7. Other arts institutions and leaders were in a precarious position between wanting to extend support and also feeling threatened by the city’s leadership. How did you navigate this dichotomy, including the fear that you had perhaps “created problems for others in the still rigorously straitlaced American museum community?”
As often as physically possible, I personally communicated with colleagues and friends within the museum community, as well as a few members of the media, to underscore what was actually happening and to correct misinformation that appeared in much of the press. I worked with museum leaders in New York and throughout the country to help in producing letters to the editor, particularly to The New York Times, that were never printed but that contained clear information about museum practices that contradicted what was being published in the press.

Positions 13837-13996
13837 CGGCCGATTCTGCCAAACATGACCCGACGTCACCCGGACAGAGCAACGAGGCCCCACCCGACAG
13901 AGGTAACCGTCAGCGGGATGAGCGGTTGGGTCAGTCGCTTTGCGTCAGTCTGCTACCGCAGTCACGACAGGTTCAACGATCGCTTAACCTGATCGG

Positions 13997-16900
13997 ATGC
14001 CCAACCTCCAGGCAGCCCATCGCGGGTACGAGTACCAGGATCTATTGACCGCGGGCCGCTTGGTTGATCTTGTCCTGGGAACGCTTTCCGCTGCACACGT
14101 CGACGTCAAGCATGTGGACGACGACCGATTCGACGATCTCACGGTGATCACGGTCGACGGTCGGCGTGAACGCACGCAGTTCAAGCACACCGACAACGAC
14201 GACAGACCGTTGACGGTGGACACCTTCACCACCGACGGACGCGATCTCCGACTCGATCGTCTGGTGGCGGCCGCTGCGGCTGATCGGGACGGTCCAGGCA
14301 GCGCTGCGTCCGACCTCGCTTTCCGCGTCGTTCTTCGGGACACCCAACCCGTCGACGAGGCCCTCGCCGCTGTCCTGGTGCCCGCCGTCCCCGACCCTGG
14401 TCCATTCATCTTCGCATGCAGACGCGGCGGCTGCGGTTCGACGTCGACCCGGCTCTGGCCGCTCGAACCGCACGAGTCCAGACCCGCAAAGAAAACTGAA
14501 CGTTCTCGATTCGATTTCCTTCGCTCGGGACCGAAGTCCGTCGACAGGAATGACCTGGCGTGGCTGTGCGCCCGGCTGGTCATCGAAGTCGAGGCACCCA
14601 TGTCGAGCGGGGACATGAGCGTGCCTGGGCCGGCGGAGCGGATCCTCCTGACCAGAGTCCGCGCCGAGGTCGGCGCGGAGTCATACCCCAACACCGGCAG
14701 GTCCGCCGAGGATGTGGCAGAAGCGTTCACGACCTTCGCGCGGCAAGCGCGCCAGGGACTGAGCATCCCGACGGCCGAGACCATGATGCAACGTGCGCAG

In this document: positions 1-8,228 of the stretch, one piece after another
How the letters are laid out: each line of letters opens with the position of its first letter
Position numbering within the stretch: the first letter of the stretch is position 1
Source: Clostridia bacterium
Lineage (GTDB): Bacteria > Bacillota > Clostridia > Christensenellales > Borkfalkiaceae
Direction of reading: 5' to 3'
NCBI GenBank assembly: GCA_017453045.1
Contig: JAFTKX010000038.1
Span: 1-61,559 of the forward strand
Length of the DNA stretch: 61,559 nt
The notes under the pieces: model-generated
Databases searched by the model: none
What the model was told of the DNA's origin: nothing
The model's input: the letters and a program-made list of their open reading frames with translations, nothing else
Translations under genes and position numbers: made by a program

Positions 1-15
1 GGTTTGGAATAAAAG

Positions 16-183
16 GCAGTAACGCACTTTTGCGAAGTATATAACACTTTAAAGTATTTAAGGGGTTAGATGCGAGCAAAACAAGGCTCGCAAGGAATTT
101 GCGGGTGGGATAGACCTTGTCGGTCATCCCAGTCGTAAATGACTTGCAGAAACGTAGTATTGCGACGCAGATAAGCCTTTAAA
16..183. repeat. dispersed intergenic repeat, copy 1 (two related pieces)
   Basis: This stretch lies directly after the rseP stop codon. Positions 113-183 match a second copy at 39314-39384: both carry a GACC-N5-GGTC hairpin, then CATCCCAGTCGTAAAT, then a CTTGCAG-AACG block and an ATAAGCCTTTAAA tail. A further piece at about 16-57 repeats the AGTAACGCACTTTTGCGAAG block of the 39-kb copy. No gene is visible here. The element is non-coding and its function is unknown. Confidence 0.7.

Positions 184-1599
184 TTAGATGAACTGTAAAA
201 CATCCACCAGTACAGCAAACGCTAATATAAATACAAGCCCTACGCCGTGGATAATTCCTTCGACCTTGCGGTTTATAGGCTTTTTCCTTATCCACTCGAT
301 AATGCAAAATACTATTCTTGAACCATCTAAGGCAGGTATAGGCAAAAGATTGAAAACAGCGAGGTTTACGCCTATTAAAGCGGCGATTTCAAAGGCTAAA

8. Chris Ofili’s rendition of the Virgin Mary drew particular attention from every stakeholder in the exhibition’s controversy. You wrote that Ofili’s use of elephant dung in his painting, “is not a story of blasphemy, but of reverence. . . but it is in a language that is foreign to many of us raised in the tradition of Western culture and religious observance. Having traditional African sacred objects in our museums teaches us lessons of tolerance, understanding, and diversity. If people do not make the effort to understand, if people do not exercise tolerance and mutual respect, then we all suffer.” What did this specific painting, and the misunderstanding and criticism it drew, represent for diversity and representation in revered American arts institutions?